We’re about to embark on another high school athletics season.
Fall practice begins Monday. The first contests will be played in three Fridays -- or Aug. 25, if you’re not near a calendar. And on that same Friday, the Missouri State High School Activities Association will announce the class and district assignments for all fall sports, except cross country.
There are some people who are primed and ready to go that Friday morning, eager to check the MSHSAA website and see their school’s assignments. Will their team be in a favorable district? Will it be in a difficult one?
When it comes to football these past few years, I’ve always had a few questions going into that Friday.
Will Jefferson City be assigned to Class 4 or Class 5? Will Blair Oaks be in Class 2 or Class 3? They both seem to straddle the cut-off line for those classes recently.
Those answers have felt like a 50/50 toss-up lately. But thanks to a recent change by MSHSAA, those questions have likely already been answered for us.
Jefferson City will be in Class 5 and Blair Oaks will be in Class 3, and I can say that with 99.9 percent certainty.
MSHSAA will be reducing the number of Class 1 football teams starting this fall, potentially cutting the number of districts in that class in half from eight to four. In 2022, Class 1 fielded 60 teams. This year, that number could drop to as few as 40 teams, or perhaps even 32 teams.
As a result, those extra 20-28 schools that were at the top of Class 1 based on enrollment will be bumped up to Class 2, creating a ripple effect all the way up to Class 6.
The reason for this change is because of the rising number of Class 1 schools that have dropped from 11-man football to 8-man football, or have dropped football all together from their athletic programs.
It could be because a school is struggling to field enough players for an 11-man football team. It could be because a school has struggled for several years at 11-man football, and perhaps a change to 8-man football might lead to more success.
Whatever the reason, MSHSAA did what it had to do to keep schools from leaving 11-man football. The alternative is dropping back from six classes to five.
Orrick won back-to-back Class 1 state championships in 2007 and 2008. A decade later, the Bearcats transitioned to 8-man football.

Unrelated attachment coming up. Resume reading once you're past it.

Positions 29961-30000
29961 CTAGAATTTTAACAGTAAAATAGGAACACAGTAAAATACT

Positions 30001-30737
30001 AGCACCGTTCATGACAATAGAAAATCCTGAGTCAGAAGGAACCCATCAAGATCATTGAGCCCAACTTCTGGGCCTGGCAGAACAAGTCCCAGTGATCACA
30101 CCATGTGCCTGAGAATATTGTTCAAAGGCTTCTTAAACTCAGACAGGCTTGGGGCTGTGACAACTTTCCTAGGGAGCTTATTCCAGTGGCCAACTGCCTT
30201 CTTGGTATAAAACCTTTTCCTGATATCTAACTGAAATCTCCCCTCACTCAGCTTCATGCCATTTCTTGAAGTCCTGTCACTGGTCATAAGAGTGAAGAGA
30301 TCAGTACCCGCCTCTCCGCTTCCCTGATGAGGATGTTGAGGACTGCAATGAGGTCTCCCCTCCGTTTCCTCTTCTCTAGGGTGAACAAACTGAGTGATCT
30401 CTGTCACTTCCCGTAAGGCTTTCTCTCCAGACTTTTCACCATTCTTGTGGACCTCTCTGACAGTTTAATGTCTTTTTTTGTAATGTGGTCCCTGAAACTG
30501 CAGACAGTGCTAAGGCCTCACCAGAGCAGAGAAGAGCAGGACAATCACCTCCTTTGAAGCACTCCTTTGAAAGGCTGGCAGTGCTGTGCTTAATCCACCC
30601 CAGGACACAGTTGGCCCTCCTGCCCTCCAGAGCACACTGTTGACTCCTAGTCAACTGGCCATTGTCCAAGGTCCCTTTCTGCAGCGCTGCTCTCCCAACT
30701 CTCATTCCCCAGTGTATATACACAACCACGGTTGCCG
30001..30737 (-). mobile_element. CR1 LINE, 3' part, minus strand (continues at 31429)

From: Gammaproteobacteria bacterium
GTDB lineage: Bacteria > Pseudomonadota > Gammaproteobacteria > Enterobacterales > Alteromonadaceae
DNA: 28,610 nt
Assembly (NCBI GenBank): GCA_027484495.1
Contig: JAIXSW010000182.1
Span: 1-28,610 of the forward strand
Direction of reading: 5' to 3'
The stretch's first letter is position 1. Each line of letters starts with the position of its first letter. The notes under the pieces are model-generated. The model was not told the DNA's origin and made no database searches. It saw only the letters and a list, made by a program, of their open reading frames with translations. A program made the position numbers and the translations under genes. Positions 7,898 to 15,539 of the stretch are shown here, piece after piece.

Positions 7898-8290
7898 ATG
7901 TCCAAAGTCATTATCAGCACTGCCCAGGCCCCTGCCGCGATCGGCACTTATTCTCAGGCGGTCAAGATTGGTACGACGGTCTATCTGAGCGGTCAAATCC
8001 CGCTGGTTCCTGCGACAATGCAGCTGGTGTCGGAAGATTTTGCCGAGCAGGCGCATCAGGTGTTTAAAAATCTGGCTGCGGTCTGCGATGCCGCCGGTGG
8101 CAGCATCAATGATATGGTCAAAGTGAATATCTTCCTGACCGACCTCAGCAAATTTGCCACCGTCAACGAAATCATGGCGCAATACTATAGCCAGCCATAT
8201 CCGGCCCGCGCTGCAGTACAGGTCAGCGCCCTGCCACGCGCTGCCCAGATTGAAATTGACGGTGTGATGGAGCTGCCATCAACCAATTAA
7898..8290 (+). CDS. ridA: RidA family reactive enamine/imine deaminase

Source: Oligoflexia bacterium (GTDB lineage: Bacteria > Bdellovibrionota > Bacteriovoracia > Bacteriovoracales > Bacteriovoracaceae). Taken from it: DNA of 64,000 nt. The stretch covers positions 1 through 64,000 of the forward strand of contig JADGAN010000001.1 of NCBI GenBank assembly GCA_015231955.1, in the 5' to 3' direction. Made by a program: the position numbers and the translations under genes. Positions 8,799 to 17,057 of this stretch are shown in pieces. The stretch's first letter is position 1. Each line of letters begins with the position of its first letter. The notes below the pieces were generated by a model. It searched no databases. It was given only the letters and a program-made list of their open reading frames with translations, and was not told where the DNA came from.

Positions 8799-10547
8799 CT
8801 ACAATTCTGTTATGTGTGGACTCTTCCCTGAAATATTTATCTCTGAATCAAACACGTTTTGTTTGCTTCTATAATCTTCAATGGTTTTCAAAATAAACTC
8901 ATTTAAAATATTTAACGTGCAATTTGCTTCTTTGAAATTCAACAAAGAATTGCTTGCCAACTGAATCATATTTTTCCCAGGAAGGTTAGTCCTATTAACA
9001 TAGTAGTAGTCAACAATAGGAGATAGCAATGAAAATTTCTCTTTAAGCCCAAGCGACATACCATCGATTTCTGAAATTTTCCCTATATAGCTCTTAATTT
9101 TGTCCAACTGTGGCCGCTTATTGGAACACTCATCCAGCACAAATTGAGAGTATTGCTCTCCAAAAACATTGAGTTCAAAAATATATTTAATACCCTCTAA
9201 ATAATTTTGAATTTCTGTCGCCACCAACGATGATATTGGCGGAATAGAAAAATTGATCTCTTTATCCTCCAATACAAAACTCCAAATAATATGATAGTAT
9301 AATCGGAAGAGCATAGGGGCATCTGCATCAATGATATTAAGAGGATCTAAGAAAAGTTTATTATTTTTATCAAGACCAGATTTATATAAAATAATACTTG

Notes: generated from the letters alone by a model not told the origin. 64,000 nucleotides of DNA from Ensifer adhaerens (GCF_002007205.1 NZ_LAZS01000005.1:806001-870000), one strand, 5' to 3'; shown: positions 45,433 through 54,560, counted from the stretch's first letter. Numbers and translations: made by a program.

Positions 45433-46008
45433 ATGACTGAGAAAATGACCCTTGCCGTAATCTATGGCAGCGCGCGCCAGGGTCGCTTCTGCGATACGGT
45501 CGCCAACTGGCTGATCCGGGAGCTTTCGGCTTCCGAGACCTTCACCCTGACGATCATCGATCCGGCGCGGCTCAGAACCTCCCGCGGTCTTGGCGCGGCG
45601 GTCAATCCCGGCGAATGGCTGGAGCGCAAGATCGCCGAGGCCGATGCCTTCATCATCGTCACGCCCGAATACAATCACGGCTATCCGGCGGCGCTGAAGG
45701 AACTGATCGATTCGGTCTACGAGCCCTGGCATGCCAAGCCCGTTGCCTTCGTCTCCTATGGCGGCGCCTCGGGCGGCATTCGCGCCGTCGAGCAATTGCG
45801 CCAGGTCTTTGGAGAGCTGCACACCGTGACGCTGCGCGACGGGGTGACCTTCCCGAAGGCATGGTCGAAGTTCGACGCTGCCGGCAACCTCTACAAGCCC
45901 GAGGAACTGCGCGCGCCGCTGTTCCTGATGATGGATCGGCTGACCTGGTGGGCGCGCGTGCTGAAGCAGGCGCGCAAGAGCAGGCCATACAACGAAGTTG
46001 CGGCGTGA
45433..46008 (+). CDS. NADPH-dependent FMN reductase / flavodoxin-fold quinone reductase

North Shelby had winless 11-man football seasons from 2010-14, amassing a 63-game losing streak. The Raiders dropped to 8-man football shortly thereafter and reached the state semifinals in 2021.
Westran was a Class 1 football powerhouse in the early 2010s, finishing as a state runner-up in 2010 and 2014. This fall, the Hornets are projected to be one of the 10 smallest schools in 11-man football, based on enrollment.
Times change and success fluctuates in cycles. While I have nothing against 8-man football, if MSHSAA didn’t step in and intervene by shrinking the number of schools in Class 1, more 11-man teams would bolt and 8-man would have a full field of 64 teams within 10 years.
However, I’m encouraged when I see Mid-Missouri schools like Harrisburg, Russellville and Linn taking up 11-man football.
It took some time, but by Year 6 at the varsity level, Harrisburg produced a winning season. By Year 3 at the varsity level, Russellville started its season with a seven-game winning streak.
MSHSAA’s decision to downsize the number of teams in Class 1 will upset many teams, especially the ones that have to bump up a class this season as a result.
From the looks of it, East Buchanan, which won last year’s Class 1 state title, will likely move up to Class 2 this fall. Blair Oaks (Class 2), Cardinal Ritter (Class 3) and St. Mary’s: St. Louis (Class 4) are also projected to move up a class, and maybe even Class 5 state champion Francis Howell. None of them may have the chance to defend their title at the same class level in 2023.
But until more smaller schools add 11-man football, this had to be done to preserve Class 1 football.
So who’s ready for some football?